Le SHED, Notre-Dame de Bondeville, France
Despite their formal differences, the three series of works that make up ‘Suite et fin’, Fayçal Baghriche’s solo show at Le SHED, initiated by French national arts centre CNAP, share a surprising reliance upon the traditional artistic techniques of painting and drawing. But Baghriche himself neither draws nor paints. Instead, the ‘art’, if we can call it that, stems from critical, but overlooked, parts of different commercial processes – from industrial agriculture to street-level entrepreneurism of questionable legality. In each case, the acts of painting or drawing are related to value – aiming to designate it accurately or to inflate it through deception. Those responsible remain absent and anonymous.
Placed diagonally between Le SHED’s slender iron columns (the space, a former candle wick factory, is owned and run by a small group of artists and curators) are five large tree trunk sections (‘Anagnorisis’, 2017). Twelve more were placed outside on the grass in the nearby city of Rouen for a three-day music festival. Each is one-third of the original tree, laid on its side, with the bark removed and the wood sliced into dozens of regular sheets. Between each sheet are slim slats that allow air to pass through. All were grown in Gabon, a heavily forested country that produces 20 percent of Africa’s raw wood exports – then cut down, cut up and shipped to Caen, a port in Normandy 150 kilometres from Le SHED. The top foliage is deemed worthless; the trunks are sliced by machine in Caen and the wood left to dry, ready to use for furniture or window frames. The flat-cut ends of each trunk have been painted in either red or green, depending on whether the wood is iroko or sipo (a type of mahogany).
Formally, these ready-mades nod to 20th-century minimalism. But where, say, Donald Judd sought to stake out the autonomy of the object with his stack works, Baghriche’s interests are quite different. ‘Each form is highly charged,’ he told me. Every object, every material arrives laden with its own specific history, its own participation in complex industrial processes and networks of global commerce and transportation, with their own rippling effects and causes – economic, ecological, social and political. It is to these that Baghriche’s work is so precisely attuned.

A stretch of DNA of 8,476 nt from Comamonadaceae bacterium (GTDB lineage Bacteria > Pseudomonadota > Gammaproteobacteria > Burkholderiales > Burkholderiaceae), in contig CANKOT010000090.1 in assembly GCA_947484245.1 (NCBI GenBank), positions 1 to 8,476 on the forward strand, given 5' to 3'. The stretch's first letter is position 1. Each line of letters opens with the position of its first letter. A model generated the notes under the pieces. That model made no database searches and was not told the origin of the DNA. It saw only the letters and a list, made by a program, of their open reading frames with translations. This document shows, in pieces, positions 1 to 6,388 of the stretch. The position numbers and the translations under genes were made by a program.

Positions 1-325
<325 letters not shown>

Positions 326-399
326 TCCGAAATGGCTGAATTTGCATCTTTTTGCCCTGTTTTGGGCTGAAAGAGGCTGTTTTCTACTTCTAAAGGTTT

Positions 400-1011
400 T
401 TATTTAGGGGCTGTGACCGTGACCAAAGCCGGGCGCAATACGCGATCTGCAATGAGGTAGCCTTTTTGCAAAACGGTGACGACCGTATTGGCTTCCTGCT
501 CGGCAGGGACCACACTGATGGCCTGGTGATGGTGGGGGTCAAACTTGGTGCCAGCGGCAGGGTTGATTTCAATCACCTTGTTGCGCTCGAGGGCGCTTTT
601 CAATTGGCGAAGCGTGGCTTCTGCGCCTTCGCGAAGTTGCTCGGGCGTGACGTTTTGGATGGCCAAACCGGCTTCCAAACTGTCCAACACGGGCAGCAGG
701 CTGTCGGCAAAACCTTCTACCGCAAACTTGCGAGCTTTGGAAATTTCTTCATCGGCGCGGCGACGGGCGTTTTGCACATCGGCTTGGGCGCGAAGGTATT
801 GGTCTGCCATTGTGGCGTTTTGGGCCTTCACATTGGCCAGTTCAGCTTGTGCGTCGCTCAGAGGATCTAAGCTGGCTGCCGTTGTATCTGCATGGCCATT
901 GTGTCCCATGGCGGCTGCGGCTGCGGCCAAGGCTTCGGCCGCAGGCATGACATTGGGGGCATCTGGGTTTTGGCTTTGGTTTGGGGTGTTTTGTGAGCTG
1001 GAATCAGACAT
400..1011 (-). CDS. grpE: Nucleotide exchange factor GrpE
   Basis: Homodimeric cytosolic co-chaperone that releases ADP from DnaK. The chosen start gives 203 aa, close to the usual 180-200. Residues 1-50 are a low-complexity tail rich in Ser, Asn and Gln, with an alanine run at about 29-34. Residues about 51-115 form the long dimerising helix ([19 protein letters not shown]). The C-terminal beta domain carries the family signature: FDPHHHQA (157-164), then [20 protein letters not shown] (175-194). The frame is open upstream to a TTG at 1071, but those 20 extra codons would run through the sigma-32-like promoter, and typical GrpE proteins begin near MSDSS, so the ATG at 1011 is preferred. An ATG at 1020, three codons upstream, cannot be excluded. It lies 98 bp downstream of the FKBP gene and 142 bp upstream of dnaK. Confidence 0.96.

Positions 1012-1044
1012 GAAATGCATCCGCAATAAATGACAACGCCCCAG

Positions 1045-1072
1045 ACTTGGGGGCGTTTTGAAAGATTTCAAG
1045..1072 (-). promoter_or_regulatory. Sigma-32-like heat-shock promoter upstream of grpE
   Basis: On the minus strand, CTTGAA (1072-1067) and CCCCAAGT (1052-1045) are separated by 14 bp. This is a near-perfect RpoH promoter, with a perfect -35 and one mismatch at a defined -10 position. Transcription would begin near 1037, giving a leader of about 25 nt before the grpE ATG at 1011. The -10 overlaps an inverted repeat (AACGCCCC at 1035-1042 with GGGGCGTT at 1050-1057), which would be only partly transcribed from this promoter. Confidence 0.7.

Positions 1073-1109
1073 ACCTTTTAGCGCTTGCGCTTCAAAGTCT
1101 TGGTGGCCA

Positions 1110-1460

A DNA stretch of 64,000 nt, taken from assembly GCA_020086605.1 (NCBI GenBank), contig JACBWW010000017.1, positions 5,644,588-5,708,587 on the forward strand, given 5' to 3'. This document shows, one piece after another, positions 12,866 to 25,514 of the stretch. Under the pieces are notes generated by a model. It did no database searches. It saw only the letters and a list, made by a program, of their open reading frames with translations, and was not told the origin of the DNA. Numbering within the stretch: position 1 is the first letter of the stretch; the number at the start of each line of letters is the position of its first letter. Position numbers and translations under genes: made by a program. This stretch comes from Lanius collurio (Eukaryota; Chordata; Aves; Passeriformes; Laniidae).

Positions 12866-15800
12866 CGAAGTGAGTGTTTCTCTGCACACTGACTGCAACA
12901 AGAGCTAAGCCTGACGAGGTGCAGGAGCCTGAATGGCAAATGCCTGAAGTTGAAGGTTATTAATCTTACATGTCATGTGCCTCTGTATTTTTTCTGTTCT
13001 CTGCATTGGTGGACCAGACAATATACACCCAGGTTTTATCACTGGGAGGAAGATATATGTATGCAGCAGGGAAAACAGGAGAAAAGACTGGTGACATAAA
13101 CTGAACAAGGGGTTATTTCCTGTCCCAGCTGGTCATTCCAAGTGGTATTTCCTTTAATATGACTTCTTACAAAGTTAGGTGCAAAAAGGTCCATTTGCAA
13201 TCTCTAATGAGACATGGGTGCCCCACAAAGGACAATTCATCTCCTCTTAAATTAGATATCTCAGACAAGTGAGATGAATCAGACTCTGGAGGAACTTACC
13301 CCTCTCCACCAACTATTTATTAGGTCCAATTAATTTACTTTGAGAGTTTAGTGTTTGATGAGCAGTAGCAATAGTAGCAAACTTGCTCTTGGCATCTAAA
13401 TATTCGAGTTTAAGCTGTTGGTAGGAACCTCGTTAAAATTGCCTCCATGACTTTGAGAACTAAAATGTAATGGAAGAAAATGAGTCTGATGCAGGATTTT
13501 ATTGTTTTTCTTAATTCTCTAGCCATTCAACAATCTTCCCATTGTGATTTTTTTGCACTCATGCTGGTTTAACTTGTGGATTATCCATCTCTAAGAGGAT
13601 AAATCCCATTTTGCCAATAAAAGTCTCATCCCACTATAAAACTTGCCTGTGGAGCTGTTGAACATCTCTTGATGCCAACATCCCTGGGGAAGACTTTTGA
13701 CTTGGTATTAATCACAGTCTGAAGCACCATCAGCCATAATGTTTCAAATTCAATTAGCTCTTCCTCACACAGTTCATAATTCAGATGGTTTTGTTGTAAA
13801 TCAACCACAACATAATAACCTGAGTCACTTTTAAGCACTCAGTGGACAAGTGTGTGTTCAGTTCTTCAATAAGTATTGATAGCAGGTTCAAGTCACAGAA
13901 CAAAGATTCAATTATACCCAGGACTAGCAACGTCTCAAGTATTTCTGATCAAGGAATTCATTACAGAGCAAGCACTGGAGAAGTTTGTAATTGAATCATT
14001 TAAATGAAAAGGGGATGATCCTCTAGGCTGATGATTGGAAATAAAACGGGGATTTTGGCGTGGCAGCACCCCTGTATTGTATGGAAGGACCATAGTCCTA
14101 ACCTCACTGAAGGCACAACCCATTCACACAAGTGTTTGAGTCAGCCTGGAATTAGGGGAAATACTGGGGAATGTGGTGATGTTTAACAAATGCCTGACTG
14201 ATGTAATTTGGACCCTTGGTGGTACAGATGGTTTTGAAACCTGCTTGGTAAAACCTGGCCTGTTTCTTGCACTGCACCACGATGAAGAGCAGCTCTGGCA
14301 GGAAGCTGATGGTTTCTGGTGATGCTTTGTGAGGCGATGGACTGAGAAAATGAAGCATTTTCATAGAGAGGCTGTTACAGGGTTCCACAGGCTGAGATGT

On opposite walls is the ‘Atlas series’ (2015), nine large-scale photographs that seemingly depict brightly-coloured geodes. But they are not what they seem: they are, in fact, images of valueless pieces of quartz. They have been split open, their insides carefully painted to appear like semi-precious stones, such as amethysts, and sold by the side of the road in Morocco. Each image takes the same form: the geode is shown right up close and held in the right hand of the anonymous artist/seller. All are cropped tight – a dirty thumbnail or the edge of a sleeve the only hints of human individuality. The bright jewel-tones of the geodes stand out dramatically from the crumbling red brick of Le SHED’s walls – their peeling jade paint another anonymous trace of art beyond the sphere of art.
The exhibition culminates with ‘Imperfections’ (2010). From a distance, eight small frames seem to house delicate drawings. And, in a way, they do. Up close, you realise that these are panes of glass. On each is a hastily-drawn circle in black pen. The panes are faulty off-cuts from industrial glass-making: within each circle is the tiny flaw in the glass that renders these sections worthless. The circle, dashed off by a worker, draws our attention instantly to the flaw – in the factory, to denote what is no longer of value, but also here in the gallery, to question the very systems by which worth is defined. Thanks to Baghriche, a flaw in a piece of glass shows up the flaws of an entire system.
Main image: Fayçal Bagrhiche, ‘Suite et fin’, 2017, installation view, Le SHED, Notre-Dame de Bondeville. Courtesy: Le SHED, Notre-Dame de Bondeville; photograph: Samir Ramdani